Effects of Turbulence Modeling on RANS Simulations of Tip Vortices

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Virginia Tech

The primary purpose of this thesis is to quantify the effects of RANS turbulence modeling on the resolution of free shear vortical flows. The simulation of aerodynamic wing-tip vortices is used as a test bed. The primary configuration is flow over an isolated finite wing with aspect ratio, , and Reynolds number, . Tip-vortex velocity profiles, vortex core and wake turbulence levels, and Reynolds stresses are compared with wind tunnel measurements. Three turbulence models for RANS closure are tested: the Lumley, Reece, and Rodi full Reynolds stress transport model and the Sparlart-Allmaras model with and without a proposed modification. The main finding is that simulations with the full Reynolds stress transport model show remarkable mean flow agreement in the vortex and wake due to the proper prediction of a laminar vortex core. Simulations with the Spalart-Allmaras model did not indicate a laminar core and predicted over-diffusion of the tip-vortex.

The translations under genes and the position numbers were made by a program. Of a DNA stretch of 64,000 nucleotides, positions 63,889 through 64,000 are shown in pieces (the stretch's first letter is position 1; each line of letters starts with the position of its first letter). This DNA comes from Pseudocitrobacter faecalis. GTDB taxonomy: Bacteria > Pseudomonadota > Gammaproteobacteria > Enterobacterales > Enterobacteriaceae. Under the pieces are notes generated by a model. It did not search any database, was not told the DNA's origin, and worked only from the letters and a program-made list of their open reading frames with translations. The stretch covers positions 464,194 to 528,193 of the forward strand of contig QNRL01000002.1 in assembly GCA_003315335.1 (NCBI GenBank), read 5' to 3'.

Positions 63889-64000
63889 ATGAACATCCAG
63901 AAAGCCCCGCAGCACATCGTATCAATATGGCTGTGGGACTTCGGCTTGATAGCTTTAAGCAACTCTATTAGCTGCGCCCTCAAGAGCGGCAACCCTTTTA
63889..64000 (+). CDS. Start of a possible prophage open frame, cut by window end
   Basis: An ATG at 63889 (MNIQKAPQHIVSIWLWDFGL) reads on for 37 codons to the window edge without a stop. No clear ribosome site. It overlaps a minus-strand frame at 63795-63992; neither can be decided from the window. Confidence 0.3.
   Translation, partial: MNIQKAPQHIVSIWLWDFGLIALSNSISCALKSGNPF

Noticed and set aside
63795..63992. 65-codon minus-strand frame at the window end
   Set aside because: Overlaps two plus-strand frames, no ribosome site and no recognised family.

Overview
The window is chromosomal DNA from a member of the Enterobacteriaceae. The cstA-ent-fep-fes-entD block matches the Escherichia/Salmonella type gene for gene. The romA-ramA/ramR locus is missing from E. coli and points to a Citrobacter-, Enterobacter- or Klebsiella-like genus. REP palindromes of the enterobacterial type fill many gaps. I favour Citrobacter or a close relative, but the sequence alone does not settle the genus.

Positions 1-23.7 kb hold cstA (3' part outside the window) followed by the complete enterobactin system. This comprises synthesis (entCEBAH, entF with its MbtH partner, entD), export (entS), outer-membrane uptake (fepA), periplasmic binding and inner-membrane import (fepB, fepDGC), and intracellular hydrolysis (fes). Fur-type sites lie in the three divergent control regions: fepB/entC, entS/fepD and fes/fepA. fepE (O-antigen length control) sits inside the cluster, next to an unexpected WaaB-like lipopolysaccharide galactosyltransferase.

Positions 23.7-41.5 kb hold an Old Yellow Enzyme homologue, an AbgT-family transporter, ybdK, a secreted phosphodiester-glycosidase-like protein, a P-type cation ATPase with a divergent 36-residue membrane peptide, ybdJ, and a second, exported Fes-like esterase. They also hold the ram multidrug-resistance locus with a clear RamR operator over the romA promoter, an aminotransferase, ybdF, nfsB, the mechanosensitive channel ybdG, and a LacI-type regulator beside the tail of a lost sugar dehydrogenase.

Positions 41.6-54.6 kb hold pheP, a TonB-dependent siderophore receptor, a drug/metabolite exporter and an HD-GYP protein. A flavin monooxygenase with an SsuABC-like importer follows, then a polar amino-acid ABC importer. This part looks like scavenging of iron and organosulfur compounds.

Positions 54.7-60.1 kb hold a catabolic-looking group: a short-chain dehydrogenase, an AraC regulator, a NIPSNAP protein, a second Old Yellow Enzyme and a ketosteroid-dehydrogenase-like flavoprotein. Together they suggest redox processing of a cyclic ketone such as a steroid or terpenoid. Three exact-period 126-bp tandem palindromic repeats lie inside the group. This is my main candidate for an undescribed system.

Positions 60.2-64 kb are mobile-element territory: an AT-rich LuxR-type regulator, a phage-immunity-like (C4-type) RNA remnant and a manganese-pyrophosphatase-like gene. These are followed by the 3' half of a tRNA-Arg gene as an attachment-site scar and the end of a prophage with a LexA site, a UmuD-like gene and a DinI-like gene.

Secondary investigations in this work include the study of wall boundary layer treatment and simulating the wake-age of an isolated rotorcraft in hover using a steady-state RANS solver. By comparing skin friction plots over the NACA 0012 airfoil, it is shown that wall functions are most effective in the trailing edge half of the airfoil, while high velocity gradient and curvature of the leading edge make them more vulnerable to discrepancies. The rotorcraft simulation uses the modified Spalart-Allmaras turbulence model and shows proper, qualitative, resolution of the interaction between the vortex sheet and the tip vortex.

Reynolds Stress, Wing-Tip Vortex, Turbulence Model, RANS, Computational fluid dynamics, Rotor, Wake, Grid, Wall Function